Cover image for Mathematics across cultures : the history of non-western mathematics
Mathematics across cultures : the history of non-western mathematics
Selin, Helaine, 1946-
Publication Information:
Dordrecht ; Boston : Kluwer Academic, [2000]

Physical Description:
xx, 479 pages : illustrations ; 25 cm.
Added Author:
Format :


Call Number
Material Type
Home Location
Item Holds
QA21 .M3612 2000 Adult Non-Fiction Non-Fiction Area-Reference

On Order



Mathematics Across Cultures: A History of Non-Western Mathematics consists of essays dealing with the mathematical knowledge and beliefs of cultures outside the United States and Europe. In addition to articles surveying Islamic, Chinese, Native American, Aboriginal Australian, Inca, Egyptian, and African mathematics, among others, the book includes essays on Rationality, Logic and Mathematics, and the transfer of knowledge from East to West. The essays address the connections between science and culture and relate the mathematical practices to the cultures which produced them. Each essay is well illustrated and contains an extensive bibliography. Because the geographic range is global, the book fills a gap in both the history of science and in cultural studies. It should find a place on the bookshelves of advanced undergraduate students, graduate students, and scholars, as well as in libraries serving those groups.

Reviews 1

Choice Review

In recent years the study of the distinct mathematics of non-European cultures, past and present, has received increased attention; the present work is a valuable, if uneven, contribution. The definition of mathematics is broadened to include "the study of measurements, forms, patterns, variability and change" to the extent that "every culture has mathematics." Thus, among the 20 contributions are topics that are not normally considered part of mathematics, such as the genealogy of Australian aborigines and their land-ownership customs, or the construction of tepees by the Sioux. Among the six non-culture-specific articles, "Rationality and the Disunity of the Science" argues that scientific knowledge is local and that its apparent universality depends on effective persuasion. "Logics and Mathematics" challenges the assumption that Kantian logic alone generates and justifies knowledge and certainty. The various descriptions of Egyptian, Islam, Hebrew traditional, Inca, and Indian mathematics, as well as Chinese astronomical mathematics, require some mathematical (in the traditional sense) understanding. Those of Iraq, Mesoamerica, the Pacific cultures, and central and southern Africa appeal more for their aesthetics. All articles end with extensive bibliographies. Some contributions occasionally lapse into gratuitous politically correct comments. General readers; undergraduates. J. Mayer formerly, Lebanon Valley College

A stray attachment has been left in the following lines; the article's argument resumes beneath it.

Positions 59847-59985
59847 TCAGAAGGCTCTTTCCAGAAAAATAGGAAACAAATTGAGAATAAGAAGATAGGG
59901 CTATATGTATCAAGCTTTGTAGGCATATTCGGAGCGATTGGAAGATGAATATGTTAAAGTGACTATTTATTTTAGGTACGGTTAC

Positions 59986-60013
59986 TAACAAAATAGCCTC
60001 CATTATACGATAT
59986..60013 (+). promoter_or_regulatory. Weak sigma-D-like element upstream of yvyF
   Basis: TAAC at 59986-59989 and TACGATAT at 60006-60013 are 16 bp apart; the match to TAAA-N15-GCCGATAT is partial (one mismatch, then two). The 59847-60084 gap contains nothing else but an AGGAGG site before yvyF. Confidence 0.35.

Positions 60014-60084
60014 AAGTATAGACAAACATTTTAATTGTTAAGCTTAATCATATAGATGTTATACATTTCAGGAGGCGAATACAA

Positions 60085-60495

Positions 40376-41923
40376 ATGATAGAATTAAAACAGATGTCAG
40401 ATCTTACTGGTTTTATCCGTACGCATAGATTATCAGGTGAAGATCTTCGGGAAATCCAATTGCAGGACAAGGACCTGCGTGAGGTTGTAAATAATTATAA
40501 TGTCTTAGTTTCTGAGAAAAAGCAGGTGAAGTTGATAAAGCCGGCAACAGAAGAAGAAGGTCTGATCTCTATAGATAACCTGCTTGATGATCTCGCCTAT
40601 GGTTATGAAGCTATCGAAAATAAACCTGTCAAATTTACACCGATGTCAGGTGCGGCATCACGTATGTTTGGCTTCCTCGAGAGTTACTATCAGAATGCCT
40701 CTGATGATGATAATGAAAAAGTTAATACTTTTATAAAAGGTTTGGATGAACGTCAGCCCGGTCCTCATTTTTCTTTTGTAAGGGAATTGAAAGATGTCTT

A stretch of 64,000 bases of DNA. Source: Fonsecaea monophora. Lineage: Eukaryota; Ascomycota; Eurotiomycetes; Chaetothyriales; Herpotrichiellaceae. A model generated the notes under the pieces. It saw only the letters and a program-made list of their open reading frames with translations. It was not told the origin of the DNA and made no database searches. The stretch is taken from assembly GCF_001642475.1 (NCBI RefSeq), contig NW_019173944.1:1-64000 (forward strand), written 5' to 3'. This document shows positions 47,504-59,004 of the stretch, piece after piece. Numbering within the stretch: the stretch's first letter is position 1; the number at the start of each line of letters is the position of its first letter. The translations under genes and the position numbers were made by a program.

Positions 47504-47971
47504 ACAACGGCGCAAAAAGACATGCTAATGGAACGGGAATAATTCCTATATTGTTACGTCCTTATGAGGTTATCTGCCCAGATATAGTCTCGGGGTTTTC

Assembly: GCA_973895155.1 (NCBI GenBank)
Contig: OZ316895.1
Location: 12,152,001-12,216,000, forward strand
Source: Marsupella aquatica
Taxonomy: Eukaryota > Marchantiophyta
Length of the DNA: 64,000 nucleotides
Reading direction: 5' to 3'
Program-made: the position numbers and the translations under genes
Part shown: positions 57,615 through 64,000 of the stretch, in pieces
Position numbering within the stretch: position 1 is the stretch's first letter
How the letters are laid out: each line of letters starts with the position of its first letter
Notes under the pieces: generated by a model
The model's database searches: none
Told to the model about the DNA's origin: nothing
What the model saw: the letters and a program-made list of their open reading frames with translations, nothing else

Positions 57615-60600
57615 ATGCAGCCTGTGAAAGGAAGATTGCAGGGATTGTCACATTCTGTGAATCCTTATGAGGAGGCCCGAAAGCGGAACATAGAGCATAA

Table of Contents

IntroductionH. Selin
List of Contributors
Communicating Mathematics Across Culture and TimeL.N Wood
Anthropological Perspectives on EthnomathematicsR. Eglash
East and WestE.J. Van Kley
Rationality and the Disunity of the SciencesD. Turnbull
Logics and Mathematics: Challenges Arising in Working across CulturesH. Verran
A Historiographical Proposal for Non-Western MathematicsU. D'Ambrosio
The Uses of Mathematics in Ancient Iraq, 6000-600 BCE. Robson
Egyptian MathematicsJ. Ritter
Islamic MathematicsJ. Sesiano
The Hebrew Mathematical TraditionY.T. Langermann and S. Simonson
Inca MathematicsT.E. Gilsdorf
Mesoamerican MathematicsM.P. Closs
The Ethnomathematics of the Sioux Tipi and ConeD.C. Orey
Traditional Mathematics in Pacific CulturesW.S. Sizer
Australian Aboriginal Mathematics: Disparate Mathematics of Land OwnershipH. Verran
On Mathematical Ideas in Cultural Traditions of Central and Southern AfricaP. Gerdes
Accounting Mathematics in West Africa: Some Stories of Yoruba NumberH. Verran
Chinese Mathematical AstronomyJ.-C. Martzloff
The Mathematical Accomplishment of Ancient Indian MathematiciansT.K. Puttaswamy
The Dawn of Wasan (Japanese Mathematics)J. Shigeru
Developments of Materials for Ethnomathematics in KoreaK.S. Hwan